RateSetter first published its full loan book in the UK in February 2015, as part of its entry into the Liberum AltFi Returns Index (LARI) – of which both Zopa and Funding Circle are also constituents. The actions of the UK’s “big three” prompted a number of other platforms to follow suit. MarketInvoice, LendInvest and Landbay have also made their loan books publicly available for download, via the AltFi Data site.
RateSetter Australia’s decision to do the same is the first example of such a move that we’re aware of outside of the UK and US markets. Both Lending Club and Prosper have published their complete loan portfolios online in the past, but they now partially restrict the information that is available to investors.
RateSetter Australia’s downloadable loan book includes data for every loan that has been originated by the platform since its public launch on 11th November 2014, up until 11th September 2015, and the data will be refreshed on an ongoing basis. The data itself includes loan amounts, interest rates, loan purpose, and non-identifying information related to borrowers, such as age, gender, state/territory of residency, employment status, income and homeownership status. For context, the UK platform’s loan portfolio includes the following data points: amount, issue date, term, interest rate, loan status, total interest paid, total recovery, total charged off principal, total principal paid, principal outstanding, loan amount group, origination quarter, defaulted, provision fund coverage, borrower type and secured/unsecured. As you can see, the Australian loan book is actually the richer of the two in terms of borrower information.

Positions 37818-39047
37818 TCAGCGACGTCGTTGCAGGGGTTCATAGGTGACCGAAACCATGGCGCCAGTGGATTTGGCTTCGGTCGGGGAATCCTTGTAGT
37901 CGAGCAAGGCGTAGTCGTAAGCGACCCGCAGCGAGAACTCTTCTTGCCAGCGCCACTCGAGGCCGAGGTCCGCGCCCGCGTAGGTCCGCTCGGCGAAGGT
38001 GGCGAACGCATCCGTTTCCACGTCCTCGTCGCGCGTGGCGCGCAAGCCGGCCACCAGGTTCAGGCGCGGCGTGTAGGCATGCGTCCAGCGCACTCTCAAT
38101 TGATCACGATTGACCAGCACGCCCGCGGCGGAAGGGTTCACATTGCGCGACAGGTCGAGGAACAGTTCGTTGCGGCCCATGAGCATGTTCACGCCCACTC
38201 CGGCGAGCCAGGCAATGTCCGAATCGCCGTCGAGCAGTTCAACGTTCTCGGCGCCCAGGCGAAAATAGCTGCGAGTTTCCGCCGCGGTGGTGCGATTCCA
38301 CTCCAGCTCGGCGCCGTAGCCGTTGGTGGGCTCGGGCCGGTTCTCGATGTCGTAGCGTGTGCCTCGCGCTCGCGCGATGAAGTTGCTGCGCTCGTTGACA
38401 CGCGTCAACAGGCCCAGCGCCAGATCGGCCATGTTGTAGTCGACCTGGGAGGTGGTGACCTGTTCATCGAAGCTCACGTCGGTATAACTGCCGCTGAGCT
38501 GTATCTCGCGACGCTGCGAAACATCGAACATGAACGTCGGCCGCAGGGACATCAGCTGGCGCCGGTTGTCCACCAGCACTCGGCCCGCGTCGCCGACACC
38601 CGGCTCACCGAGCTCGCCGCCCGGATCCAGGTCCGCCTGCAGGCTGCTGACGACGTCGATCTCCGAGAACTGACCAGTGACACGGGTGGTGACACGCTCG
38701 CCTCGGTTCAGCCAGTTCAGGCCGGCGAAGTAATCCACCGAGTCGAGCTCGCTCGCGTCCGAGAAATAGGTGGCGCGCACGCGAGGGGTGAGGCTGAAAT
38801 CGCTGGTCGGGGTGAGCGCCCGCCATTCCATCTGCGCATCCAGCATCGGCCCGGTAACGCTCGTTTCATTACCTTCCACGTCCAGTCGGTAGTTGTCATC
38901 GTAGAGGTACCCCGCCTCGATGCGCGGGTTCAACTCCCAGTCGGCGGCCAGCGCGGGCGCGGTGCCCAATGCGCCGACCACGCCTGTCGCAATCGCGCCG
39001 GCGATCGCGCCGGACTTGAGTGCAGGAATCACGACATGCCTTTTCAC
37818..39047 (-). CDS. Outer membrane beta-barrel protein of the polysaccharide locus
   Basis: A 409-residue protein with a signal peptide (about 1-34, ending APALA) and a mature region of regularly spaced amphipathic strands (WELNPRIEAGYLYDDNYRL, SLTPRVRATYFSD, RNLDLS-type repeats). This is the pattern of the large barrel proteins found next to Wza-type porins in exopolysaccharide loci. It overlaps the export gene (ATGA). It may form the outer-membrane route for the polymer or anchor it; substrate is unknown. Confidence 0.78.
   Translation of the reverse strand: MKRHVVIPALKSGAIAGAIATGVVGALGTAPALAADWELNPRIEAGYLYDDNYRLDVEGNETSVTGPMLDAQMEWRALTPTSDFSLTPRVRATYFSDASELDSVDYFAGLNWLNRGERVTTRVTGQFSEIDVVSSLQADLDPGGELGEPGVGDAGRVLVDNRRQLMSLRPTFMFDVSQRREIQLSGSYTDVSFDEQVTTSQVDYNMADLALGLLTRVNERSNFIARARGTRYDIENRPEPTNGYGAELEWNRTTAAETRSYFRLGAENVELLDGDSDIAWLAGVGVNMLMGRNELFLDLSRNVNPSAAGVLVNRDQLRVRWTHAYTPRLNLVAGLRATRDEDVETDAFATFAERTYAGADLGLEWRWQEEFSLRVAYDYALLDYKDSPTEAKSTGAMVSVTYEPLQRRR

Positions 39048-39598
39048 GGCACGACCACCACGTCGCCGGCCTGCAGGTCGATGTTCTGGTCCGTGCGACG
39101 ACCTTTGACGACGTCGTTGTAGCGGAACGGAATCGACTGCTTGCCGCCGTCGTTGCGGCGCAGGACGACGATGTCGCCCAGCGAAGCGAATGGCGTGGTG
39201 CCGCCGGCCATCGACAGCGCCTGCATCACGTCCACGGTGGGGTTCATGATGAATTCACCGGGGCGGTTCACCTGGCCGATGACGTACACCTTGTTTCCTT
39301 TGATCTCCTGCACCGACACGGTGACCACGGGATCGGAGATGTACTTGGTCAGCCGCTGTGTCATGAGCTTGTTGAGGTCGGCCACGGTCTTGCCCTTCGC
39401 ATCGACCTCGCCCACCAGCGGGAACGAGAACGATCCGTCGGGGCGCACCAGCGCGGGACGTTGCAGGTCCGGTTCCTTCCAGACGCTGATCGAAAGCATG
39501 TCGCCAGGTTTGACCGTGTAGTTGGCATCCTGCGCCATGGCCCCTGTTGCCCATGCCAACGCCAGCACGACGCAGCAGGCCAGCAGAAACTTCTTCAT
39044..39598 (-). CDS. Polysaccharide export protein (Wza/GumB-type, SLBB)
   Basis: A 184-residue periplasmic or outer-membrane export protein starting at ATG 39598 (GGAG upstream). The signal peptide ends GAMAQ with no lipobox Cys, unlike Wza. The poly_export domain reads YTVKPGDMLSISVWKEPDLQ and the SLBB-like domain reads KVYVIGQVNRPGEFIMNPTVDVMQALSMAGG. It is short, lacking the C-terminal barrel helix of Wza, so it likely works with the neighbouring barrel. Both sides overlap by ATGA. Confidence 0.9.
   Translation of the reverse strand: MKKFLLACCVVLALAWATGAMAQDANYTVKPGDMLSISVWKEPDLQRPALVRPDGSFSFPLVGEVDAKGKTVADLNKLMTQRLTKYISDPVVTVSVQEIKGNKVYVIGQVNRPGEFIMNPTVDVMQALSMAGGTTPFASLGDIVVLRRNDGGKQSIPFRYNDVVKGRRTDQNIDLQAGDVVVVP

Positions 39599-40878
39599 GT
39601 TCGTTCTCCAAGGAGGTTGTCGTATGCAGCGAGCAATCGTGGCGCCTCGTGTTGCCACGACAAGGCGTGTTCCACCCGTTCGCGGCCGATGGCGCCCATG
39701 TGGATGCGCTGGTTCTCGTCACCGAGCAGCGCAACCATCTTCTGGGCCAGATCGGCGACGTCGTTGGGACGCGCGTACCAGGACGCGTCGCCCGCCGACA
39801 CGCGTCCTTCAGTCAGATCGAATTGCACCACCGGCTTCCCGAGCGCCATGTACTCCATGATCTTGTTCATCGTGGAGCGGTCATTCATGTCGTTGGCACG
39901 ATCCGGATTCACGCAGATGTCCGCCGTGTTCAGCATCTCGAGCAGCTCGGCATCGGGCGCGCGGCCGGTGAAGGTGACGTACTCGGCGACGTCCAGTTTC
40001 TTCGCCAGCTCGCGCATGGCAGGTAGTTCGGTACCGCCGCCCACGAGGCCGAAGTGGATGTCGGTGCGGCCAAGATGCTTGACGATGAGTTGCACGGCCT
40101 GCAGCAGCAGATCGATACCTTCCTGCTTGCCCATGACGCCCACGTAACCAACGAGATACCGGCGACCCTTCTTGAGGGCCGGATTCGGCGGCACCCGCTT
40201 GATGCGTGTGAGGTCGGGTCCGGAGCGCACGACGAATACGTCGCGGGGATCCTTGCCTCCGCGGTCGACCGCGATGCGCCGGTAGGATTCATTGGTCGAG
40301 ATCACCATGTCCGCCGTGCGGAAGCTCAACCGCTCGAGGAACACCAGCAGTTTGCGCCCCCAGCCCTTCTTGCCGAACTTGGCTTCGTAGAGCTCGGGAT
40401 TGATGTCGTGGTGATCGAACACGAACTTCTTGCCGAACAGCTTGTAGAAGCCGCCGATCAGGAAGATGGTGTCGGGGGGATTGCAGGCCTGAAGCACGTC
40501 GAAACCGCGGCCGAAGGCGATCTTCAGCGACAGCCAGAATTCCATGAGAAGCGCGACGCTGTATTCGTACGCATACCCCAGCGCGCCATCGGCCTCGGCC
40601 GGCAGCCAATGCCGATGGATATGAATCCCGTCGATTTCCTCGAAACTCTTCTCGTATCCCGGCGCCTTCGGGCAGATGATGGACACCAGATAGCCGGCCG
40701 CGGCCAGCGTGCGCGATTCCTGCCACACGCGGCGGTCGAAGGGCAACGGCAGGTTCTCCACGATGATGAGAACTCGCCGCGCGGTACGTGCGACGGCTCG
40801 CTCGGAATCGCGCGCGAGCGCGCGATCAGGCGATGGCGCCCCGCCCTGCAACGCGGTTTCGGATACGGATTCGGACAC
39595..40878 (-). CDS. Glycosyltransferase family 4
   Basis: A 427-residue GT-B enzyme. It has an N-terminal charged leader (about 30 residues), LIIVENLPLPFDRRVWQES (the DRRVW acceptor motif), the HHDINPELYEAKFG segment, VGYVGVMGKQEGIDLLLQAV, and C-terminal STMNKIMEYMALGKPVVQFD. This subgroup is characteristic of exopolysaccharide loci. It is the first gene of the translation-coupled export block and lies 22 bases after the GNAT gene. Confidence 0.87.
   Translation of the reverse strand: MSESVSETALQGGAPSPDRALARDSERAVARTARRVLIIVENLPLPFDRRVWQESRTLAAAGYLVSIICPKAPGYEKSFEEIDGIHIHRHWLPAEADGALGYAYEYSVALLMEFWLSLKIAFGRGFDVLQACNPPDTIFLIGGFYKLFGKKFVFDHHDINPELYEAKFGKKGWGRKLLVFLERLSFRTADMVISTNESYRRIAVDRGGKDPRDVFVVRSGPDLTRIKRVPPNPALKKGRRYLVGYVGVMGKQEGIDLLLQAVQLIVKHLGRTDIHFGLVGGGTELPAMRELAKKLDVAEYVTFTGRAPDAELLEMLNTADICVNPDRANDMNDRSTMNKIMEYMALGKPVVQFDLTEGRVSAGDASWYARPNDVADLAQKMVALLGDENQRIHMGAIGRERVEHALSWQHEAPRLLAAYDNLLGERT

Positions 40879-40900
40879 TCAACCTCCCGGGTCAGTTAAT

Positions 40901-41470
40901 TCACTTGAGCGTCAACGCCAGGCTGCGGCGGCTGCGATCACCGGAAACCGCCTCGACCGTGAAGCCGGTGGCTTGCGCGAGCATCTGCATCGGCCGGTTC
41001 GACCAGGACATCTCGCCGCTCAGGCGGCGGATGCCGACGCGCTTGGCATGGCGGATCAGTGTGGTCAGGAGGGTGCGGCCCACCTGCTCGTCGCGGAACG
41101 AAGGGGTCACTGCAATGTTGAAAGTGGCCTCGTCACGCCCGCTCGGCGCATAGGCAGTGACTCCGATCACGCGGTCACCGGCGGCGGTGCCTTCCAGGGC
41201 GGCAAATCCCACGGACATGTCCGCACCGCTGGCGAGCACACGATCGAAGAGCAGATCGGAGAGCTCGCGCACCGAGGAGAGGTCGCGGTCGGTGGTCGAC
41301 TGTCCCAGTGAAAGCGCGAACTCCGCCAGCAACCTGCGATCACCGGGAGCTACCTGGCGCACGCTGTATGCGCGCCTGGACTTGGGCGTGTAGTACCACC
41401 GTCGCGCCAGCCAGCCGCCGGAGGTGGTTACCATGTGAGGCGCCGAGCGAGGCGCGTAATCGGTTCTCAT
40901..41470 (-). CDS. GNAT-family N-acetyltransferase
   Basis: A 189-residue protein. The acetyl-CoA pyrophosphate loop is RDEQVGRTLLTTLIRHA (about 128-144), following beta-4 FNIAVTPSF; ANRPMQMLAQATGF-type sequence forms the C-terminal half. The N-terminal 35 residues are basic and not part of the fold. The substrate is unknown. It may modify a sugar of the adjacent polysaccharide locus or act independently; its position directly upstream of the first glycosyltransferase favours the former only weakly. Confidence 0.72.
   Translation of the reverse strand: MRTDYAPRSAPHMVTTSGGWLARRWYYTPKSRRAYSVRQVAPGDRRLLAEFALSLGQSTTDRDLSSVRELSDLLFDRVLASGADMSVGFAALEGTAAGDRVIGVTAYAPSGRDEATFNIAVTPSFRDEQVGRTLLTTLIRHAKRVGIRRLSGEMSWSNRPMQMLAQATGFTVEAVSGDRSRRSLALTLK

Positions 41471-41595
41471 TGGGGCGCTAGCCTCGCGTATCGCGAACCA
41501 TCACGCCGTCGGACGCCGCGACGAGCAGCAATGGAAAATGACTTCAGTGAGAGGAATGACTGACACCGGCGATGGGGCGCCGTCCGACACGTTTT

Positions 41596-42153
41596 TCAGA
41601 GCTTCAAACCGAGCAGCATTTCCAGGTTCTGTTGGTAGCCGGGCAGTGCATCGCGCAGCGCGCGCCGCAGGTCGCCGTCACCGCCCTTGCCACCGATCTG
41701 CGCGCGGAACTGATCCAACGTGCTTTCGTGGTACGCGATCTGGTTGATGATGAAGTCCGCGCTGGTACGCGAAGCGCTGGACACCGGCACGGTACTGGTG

The numbers show that RateSetter Australia has facilitated 603 loans at an average size of $16,700 per loan, and that the platform has not yet suffered a single default. The average interest rates being paid by the platform’s borrowers range from 4.4% (1 year loans), to 8.2% (3 year loans), to 10.4% (5 year loans).
The publishing of RateSetter Australia’s loan book coincides with its passing of the $10m mark in cumulative lending. Daniel Foggo, CEO of the platform, offered his take on the importance of transparency:
“Real transparency is the cornerstone of P2P lending. Taking a ‘nothing to hide’ approach to our data will help to encourage greater consumer confidence in P2P.”
“It’s vital for investors to understand the risks as well as the benefits. Releasing this data helps ensure that as operators we are held accountable for the quality of the loans their platform facilitates.”
“We’d encourage others in our industry to follow us and open up their loan books to help create a new standard of openness and transparency.”
Mr. Foggo’s invitation may well morph into something of a fait accompli for Australian P2P platforms. In a nascent industry, one in which competition for investors is fierce, transparency (and, consequently, trustworthiness) will likely be a crucial distinguisher.